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Wednesday, January 28, 2015

Embroiderers' Guild Summer School: Maharani's Fish Pond.

PictureThe last two days of the Summer School I attended Barbara Mullan's Kantha class to stitch a version of her Maharani's Fish Pond. Her piece (left) is about 60cm square and really beautiful. It was originally stitched, I think, for her thesis.

For the class, Barbara prepared a small version, designed to be stitched on fabric 20cmx20cm.

We had instructions to prepare the fabric and trace the design in advance of the class. I have wanted to do more of this since working on her sampler last year.

We began the class with some Kantha background, then learned some of the techniques, practising on a waste piece.

This, I admit, is not my favourite way of working. It was useful, however, in learning some of the padding techniques that can only be done at the end - when we will all be at home, away from a teacher.

This class attracted both embroiderers and quilters - so a great mix of women with different experiences and skills, from a young woman with no needlework experience at all, to highly experienced needleworkers and quilters, including Michelle Hill, who continues to write books and blogs on applique and William Morris.

I had to get my head back into the techniques and stitch arrangements for Kantha, but it didn't take long.

My stitching accuracy was initially not too good - hours of focusing played havoc with my eyes. Eventually I found a rhythm and figured which stitches I worked better in a hoop and which in my hand.

There are no fixed colours for this piece - beyond a suggested pallette, so experimentation is the order of the day. Interesting to see how differently individuals work - some unpicking when not satisfied, others (like me!) adapting as they go.

At least a couple of women will get truly beautiful products at the end.

Once I am into this, and the design begins to take shape, I am addicted. I have difficulty putting it down.  I really love the freedom to improvise and experiment with such fluid shapes and stitches.

It continuously makes me smile that the restriction to running stitch produces such freedom, variety and improvisation.

Women in various parts of the world who worked with running stitch knew a thing or two and left us a great legacy.

Since returning home I have finished stitching the figures and begun  on the background fill. I added the beginnings of a border and am letting the design take me where it will. I am finding it immensely satisfying.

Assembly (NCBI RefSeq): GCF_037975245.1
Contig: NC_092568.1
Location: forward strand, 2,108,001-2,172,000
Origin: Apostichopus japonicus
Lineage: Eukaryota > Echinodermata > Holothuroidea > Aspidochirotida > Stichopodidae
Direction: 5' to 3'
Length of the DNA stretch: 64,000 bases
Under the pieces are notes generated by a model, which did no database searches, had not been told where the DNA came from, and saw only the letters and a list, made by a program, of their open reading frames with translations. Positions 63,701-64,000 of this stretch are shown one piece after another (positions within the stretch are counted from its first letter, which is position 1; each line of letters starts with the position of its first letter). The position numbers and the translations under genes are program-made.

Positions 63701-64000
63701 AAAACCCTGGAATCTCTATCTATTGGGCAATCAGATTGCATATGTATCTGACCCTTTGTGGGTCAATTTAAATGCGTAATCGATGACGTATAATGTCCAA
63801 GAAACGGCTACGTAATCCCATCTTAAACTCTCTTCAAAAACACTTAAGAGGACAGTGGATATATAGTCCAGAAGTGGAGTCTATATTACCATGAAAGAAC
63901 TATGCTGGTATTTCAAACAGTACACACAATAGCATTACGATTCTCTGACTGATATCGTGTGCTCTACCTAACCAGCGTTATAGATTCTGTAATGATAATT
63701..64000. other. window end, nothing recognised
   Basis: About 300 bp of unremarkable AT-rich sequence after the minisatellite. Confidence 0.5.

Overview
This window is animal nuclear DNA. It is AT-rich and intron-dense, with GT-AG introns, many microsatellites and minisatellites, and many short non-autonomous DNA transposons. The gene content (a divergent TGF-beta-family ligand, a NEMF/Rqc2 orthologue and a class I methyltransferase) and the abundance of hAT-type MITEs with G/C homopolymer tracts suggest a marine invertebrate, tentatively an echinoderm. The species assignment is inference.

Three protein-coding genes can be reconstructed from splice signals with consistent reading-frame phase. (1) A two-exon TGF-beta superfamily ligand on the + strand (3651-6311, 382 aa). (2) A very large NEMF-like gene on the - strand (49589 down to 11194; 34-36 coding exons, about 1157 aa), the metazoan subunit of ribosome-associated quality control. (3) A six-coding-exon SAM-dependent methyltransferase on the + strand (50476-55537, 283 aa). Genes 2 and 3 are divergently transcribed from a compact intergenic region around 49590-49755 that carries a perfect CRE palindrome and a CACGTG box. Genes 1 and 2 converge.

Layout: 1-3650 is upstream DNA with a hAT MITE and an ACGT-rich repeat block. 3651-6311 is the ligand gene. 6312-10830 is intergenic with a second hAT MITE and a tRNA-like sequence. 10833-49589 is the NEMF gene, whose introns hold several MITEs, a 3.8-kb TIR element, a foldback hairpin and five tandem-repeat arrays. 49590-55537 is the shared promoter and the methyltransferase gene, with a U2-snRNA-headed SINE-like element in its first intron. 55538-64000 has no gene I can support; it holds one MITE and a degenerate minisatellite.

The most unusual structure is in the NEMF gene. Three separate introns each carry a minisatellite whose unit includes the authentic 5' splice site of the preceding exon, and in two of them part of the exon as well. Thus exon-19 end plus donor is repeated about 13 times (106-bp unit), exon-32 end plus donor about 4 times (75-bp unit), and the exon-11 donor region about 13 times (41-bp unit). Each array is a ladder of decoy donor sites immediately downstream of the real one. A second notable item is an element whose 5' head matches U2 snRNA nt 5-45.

Embroiderers' Guild Summer School: Beetle wing box finish

The Embroiderers' Guild Summer School ended on Sunday. I had a great time - good company, classes, food and a market.  

There is too much to tell for one post. My last two day class, Barbara Mullan's Maharani's Fish Pond, is certainly a story in its own right. I have a lot more to write about!

On the last night in residence, I finished stitching the beetle wing gold work. I will, with a bit of practice, be able to make my crouching stitches more accurate. I might even get better at cutting and shaping beetle wings!

It was a lovely piece to embroider - and well designed to teach specific techniques in a way that is both manageable and complete. 

Once home, I proceeded with the construction of the trinket box.
Not the neatest lashing in the world, but strong and firm. The panel fits perfectly into the lid (which is so black and shiny you can't see the frame in the photo below!).
I'm very pleased with my little box. Many thanks to Alison Cole for the design, the teaching, and the encouragement.

I have continued to load these blogposts from my iPad mini. This one I have edited on my computer to reduce the size of the photos and add links - neither of which can be done from my iPad. It isn't perfect, but I can manage it if I either reduce photo size before loading, or limit the number of photos - a good experiment that will help me when travelling..

Saturday, January 24, 2015

Embroiderers Guild Summer School: Alison Cole Class

About 80 women are enjoying themselves at the SA Embroideres Guild 5 day Summer School. Most are South Australian, but there are participants from Canberra and Tasmania and tutors from Queensland, Tasmania, Victoria and Western Australia. It has been a privilege and convenience to live in.

I progressed my Ottoman Double Running project from Carol Mullan's class in the second day of the class and then overnight while listening to conversation in the common room. I've discovered an error which I am working around. One of my fellow stitchers and I also adjusted the colour of our yellow to a darker, golder shade - to avoid going blind as well as the look!